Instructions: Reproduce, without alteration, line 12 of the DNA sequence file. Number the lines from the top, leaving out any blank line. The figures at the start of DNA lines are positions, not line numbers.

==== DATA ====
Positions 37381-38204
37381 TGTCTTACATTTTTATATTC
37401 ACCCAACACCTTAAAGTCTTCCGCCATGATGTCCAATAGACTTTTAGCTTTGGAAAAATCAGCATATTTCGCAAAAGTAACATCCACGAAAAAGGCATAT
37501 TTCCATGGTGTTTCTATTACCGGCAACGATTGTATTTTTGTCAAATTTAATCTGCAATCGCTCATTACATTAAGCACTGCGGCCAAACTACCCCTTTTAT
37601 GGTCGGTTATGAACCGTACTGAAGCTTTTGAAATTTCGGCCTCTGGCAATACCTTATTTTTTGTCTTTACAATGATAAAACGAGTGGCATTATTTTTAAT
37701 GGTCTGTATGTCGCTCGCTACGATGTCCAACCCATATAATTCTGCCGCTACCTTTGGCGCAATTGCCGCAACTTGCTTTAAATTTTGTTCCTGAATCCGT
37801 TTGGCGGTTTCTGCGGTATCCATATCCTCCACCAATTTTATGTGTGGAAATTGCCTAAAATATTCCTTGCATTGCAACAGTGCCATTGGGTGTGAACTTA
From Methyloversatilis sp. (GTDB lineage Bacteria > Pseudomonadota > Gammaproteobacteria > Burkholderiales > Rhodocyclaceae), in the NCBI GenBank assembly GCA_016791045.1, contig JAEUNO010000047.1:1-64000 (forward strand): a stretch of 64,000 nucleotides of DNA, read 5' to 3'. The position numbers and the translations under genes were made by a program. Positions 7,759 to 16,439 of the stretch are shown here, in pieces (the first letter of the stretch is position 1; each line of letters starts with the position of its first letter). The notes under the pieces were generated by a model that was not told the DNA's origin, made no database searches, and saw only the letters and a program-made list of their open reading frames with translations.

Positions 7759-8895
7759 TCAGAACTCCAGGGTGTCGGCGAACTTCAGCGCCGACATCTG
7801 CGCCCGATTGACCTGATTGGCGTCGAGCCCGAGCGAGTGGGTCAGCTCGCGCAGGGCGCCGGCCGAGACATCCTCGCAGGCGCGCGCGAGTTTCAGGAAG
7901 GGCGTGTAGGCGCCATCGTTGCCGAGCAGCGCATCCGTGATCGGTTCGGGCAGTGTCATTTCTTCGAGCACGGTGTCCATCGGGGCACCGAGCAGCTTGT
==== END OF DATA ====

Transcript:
7901 GGCGTGTAGGCGCCATCGTTGCCGAGCAGCGCATCCGTGATCGGTTCGGGCAGTGTCATTTCTTCGAGCACGGTGTCCATCGGGGCACCGAGCAGCTTGT